Actor James Rebhorn Writes His Own Final Tribute

James Rebhorn
James Rebhorn

The late, prolific character actor, James Rebhorn, who died at the age of 65 on Friday from melanoma, was a busy man. With more than 100 acting credits in TV, film, and onstage, it turns out, he still wasn't too busy to oversee his own final remembrance.

Rebhorn wrote his own, heartfelt obituary, which was published on Monday on the St. Paul Lutheran Church website. The church, located in Jersey City, N.J., will hold his funeral services later this week.

His Life, According to Jim

James Robert Rebhorn was born on Sept. 1, 1948, in Philadelphia, PA. His mother, Ardell Frances Rebhorn, nee Hoch, loved him very much and supported all his dreams. She taught him the value of good manners and courtesy, and that hospitality is no small thing. His father, James Harry Rebhorn, was no less devoted to him. From him, Jim learned that there is no excuse for poor craftsmanship. A job well done rarely takes more or less time than a job poorly done. They gave him his faith and wisely encouraged him to stay in touch with God.

He is survived by his sister, Janice Barbara Galbraith, of Myrtle Beach, SC. She was his friend, his confidant, and, more often than either of them would like to admit, his bridge over troubled waters.

He is also survived by his wife, Rebecca Fulton Linn, and his two daughters, Emma Rebecca Rebhorn and Hannah Linn Rebhorn. They anchored his life and gave him the freedom to live it. Without them, always at the center of his being, his life would have been little more than a vapor. Rebecca loved him with all his flaws, and in her the concept of ceaseless love could find no better example.

His children made him immensely proud. Their dedication to improving our species and making the world a better place gave him hope for the future. They deal with grief differently, and they should each manage it as they see fit. He hopes, however, that they will grieve his passing only as long as necessary. They have much good work to do, and they should get busy doing it. Time is flying by. His son-in-law, Ben, also survives him. Jim loved Ben, who was as a son to Jim, especially through these last months.

His aunts Jean, Dorothy and Florence, numerous cousins and their families, and many devoted friends also survive Jim. He loved them all, and he knows they loved him.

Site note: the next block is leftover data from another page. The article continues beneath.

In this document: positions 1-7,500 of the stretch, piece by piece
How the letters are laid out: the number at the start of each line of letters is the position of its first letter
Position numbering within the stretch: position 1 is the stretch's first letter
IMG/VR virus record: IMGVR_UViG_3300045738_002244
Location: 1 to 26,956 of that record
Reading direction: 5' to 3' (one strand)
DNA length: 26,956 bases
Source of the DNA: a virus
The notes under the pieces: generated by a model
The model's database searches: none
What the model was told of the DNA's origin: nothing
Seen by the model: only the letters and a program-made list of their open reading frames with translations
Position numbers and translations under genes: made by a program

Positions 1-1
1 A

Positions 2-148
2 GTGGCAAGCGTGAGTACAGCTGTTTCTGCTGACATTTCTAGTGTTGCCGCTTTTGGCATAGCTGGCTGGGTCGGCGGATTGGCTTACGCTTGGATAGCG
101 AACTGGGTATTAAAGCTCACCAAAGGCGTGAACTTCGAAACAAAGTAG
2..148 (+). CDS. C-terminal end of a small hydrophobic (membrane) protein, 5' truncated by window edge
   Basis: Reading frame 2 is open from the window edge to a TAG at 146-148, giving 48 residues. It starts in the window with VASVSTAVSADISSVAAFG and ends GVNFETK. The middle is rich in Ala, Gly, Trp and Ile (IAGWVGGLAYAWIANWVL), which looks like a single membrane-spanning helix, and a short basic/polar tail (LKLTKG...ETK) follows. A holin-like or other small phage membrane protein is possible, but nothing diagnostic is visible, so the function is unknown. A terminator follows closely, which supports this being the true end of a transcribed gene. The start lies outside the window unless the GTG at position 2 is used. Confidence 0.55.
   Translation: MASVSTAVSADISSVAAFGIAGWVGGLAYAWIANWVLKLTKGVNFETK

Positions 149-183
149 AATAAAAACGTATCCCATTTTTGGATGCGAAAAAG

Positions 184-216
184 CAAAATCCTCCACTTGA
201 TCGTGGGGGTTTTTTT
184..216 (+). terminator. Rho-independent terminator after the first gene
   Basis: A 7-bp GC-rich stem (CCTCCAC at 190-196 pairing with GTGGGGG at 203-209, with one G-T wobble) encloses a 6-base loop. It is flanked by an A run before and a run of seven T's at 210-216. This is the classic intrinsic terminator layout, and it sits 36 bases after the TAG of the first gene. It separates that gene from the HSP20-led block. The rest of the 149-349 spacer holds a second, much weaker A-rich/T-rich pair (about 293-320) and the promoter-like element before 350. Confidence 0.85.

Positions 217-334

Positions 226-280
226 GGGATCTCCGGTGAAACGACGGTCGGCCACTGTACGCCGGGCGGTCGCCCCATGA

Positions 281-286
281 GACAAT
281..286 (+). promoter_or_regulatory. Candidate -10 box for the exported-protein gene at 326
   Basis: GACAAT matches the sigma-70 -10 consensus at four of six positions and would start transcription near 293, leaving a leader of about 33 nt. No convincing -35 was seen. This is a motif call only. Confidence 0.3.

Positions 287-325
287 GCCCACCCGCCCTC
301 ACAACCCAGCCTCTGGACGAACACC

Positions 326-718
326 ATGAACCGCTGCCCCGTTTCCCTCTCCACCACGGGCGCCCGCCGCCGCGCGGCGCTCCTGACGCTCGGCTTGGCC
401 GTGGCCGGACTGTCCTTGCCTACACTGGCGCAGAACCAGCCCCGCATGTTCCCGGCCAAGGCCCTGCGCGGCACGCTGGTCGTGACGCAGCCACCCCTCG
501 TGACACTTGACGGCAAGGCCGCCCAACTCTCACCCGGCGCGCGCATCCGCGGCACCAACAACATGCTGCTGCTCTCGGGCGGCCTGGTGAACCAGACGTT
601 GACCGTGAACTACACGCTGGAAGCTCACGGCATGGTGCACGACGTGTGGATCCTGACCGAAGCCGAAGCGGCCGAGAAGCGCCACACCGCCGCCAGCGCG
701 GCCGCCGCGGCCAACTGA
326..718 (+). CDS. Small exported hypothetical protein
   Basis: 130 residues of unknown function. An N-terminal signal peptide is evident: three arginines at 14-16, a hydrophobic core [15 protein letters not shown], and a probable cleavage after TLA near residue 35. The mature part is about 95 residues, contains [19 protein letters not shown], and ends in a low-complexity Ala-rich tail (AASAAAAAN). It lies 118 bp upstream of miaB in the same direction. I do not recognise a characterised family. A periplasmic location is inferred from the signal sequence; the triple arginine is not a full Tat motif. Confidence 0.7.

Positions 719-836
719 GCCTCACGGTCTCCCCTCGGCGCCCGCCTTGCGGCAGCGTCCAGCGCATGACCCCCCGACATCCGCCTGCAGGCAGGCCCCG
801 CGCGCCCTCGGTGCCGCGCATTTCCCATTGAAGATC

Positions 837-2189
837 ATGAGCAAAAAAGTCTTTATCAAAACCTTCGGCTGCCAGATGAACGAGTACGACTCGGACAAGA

Jim received his BA at Wittenberg University and his MFA at Columbia. He was a member of Lambda Chi Alpha Nu Zeta 624, a life-long Lutheran, and a longtime member of both the AMC and ACLU.

Jim was fortunate enough to earn his living doing what he loved. He was a professional actor. His unions were always there for him, and he will remain forever grateful for the benefits he gained as a result of the union struggle. Without his exceptional teachers and the representation of the best agents in the business, he wouldn’t have had much of a career. He was a lucky man in every way.

–Jim Rebhorn, March 2014

Friends and relatives have been invited to a private funeral service for Rebhorn at St. Paul's Lutheran Church in Jersey City, N.J., on Friday at 11 a.m.

[Related: James Rebhorn, Star of 'Independence Day,' 'Scent of a Woman' Dies]

Some of those in attendance will likely include his thespian colleagues at Roundabout Theatre Company — who posted their own tribute to Rebhorn on Monday, which said, in part, "It is not difficult to see why The New York Times classifies James Rebhorn as a "New York theatre stalwart." His remarkably prolific career spans over thirty years across stage and screen."

Rebhorn's many stage credits include a 2004 Tony-nominated production of "Twelve Angry Men," a 2002 production of Arthur Miller’s "The Man Who Had All the Luck," a staging of "Too Much, Too Much, Too Many" in 2013, and many more. His plethora of film credits vary from "Independence Day" to "Scent of a Woman" to "Basic Instinct." And on television he appeared in shows ranging from "Law & Order" to "White Collar."